Already taking heavy flak from business groups over its tough anti-corruption rules, Ottawa faces a new threat – a possible showdown with key trading partners.
Canada risks being hit with a World Trade Organization challenge and NAFTA investor lawsuits over its threat to bar some companies from selling to the government for up to 10 years, warns a report commissioned by the Canadian Council of Chief Executives (CCCE) and delivered to federal officials.
And a number of foreign multinationals are already exploring possible trade action, according to an industry source, who declined to be named.
Hewlett-Packard Inc., BAE Systems PLC and Siemens AG are among the companies facing sanctions in Canada for crimes committed in other countries.
Of those, Germany-based Siemens is the first to get official confirmation of its debarment by Public Works and Government Services Canada (PWGSC) – the official government purchaser – for violating the department's Integrity Framework. Siemens paid a $1.6-billion (U.S.) fine after pleading guilty in 2008 to corruption-related offences in the United States and Germany.
"Officials have been in communications with Siemens officials to inform them of the application of the Integrity Framework," PWGSC spokeswoman Annie Trépanier said.
Under the newly revised federal regime, companies seeking to bid on federal contracts must certify that neither they nor their affiliates have been charged with a long list of criminal offences anywhere in the world, including bribery and fraud, dating back 10 years.
The strictness of the Canadian regime exposes Ottawa to a number of potential trade risks, according to the report, written by economist Dan Ciuriak and trade consultant Laura Dawson.
One concern revolves around Ottawa's application of the rules to affiliates, which may have little or no connection to the Canadian subsidiary. These rules are much broader than the standard set by the United Nation Commission on International Trade law or those of its key trading partners, including the U.S., Britain and Germany.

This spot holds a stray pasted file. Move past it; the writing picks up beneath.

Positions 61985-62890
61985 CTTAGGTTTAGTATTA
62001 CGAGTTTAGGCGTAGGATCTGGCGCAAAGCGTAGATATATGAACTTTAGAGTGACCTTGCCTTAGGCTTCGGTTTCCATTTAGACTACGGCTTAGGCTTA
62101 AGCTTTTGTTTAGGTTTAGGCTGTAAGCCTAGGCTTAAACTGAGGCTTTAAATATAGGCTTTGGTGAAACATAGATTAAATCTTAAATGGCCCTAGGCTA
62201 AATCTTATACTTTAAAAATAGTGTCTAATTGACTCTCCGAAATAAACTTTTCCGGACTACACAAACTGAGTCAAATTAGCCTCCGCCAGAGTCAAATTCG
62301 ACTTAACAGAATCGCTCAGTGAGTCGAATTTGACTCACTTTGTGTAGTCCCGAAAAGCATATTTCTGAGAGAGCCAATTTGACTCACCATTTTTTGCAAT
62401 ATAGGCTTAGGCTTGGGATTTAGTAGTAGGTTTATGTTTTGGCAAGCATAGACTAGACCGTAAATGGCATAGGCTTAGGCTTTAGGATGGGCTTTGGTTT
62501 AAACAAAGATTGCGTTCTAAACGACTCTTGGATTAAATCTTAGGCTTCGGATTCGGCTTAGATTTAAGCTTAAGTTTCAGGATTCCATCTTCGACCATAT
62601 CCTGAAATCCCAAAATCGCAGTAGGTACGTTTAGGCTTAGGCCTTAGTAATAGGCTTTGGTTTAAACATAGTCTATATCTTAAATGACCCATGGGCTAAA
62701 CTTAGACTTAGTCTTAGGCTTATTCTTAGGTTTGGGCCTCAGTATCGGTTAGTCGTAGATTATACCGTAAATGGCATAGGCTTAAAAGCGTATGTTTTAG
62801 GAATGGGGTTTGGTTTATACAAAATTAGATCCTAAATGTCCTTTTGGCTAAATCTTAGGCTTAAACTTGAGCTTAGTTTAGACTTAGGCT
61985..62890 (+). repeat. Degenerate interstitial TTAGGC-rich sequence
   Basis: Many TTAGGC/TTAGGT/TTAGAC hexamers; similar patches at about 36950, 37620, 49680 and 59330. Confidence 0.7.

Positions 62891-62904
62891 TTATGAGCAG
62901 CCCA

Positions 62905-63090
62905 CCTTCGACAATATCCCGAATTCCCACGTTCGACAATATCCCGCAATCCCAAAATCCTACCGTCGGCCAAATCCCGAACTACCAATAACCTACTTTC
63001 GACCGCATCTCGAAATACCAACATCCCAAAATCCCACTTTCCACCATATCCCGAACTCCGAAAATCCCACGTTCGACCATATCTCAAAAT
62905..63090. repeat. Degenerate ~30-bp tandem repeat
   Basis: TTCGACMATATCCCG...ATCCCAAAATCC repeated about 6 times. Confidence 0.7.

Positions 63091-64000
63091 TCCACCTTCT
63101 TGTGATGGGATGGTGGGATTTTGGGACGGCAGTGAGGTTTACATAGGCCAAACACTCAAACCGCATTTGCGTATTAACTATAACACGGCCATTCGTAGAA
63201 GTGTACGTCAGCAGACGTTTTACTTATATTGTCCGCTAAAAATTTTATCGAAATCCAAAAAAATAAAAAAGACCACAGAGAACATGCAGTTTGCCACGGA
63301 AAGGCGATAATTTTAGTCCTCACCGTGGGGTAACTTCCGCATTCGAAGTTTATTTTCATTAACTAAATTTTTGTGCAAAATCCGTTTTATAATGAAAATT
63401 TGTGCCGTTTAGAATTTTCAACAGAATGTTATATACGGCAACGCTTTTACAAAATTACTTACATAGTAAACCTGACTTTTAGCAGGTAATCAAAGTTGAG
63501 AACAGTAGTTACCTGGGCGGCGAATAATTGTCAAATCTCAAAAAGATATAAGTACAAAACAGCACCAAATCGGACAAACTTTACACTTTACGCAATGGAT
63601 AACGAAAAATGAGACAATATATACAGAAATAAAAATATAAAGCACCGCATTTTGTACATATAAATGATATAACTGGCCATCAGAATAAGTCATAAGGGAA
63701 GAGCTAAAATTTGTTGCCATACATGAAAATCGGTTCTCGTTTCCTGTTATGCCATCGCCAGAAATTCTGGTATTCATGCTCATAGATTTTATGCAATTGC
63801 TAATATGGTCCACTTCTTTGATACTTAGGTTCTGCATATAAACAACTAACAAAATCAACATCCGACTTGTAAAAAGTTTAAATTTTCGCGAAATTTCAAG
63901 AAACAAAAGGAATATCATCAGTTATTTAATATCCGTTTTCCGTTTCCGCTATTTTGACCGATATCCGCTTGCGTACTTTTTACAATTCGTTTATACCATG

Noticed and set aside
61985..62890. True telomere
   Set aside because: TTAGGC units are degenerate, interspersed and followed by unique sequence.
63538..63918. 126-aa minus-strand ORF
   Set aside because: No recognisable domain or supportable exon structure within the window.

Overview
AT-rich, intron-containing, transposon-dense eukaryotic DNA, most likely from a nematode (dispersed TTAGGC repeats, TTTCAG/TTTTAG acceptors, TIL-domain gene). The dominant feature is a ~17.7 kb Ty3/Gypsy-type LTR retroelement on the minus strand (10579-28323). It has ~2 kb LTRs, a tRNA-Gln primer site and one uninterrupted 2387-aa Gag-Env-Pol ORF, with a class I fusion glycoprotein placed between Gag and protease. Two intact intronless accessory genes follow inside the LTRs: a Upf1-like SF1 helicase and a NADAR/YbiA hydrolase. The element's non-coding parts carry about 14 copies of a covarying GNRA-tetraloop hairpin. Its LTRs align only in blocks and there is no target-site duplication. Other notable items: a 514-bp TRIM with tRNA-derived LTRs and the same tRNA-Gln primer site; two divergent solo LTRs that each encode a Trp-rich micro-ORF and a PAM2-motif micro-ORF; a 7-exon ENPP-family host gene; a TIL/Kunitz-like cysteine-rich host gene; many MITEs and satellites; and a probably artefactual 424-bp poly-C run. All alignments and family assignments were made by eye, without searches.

"Since debarment can be considered a restraint on trade, the Canadian measures may be challenged by foreign partners on grounds of unreasonable extension of the provisions to entities that are not under the control of the supplier," the report said. "This could be construed as unnecessarily restrictive of trade and result in trade disputes."
The authors also warn that the Canadian rules could open the door to lawsuits by the companies, under the North American Free Trade Agreement and eventually the Canada-European Union Comprehensive Economic and Trade Agreement. Both deals contain investor-state provisions, giving companies the right to sue governments for unfair treatment.
The report pointed out that "administrative decisions," such as bans on selling to the Canadian government, are particularly vulnerable to investor-state challenges. Canadian companies could become collateral damage, even if no formal trade dispute is launched, according to the report. It said companies could face "tit-for-tat retaliation" by countries where banned companies are headquartered.
"The debarment by Canada of a foreign company on the grounds of a tenuous affiliation could expose Canadian companies to legal retaliation abroad," the authors said. "Given the pronounced home bias in government procurement worldwide, the home bias against Canadian companies soliciting business abroad may end up being intensified."
The CCCE-commissioned study says the economic fallout could be quite severe in Canada. A "typical" major foreign-based supplier would lose sales worth more than $350-million (Canadian) a year and lay off 400 workers if it's blocked from selling to the federal government. That's a net loss to the Canadian economy of $1-billion over 10 years.
Spokeswoman Annie Joannette said the government's integrity framework is consistent with Canada's trade and investment obligations.
Officials of Hewlett-Packard, Siemens and BAE Systems did not respond to requests for comments.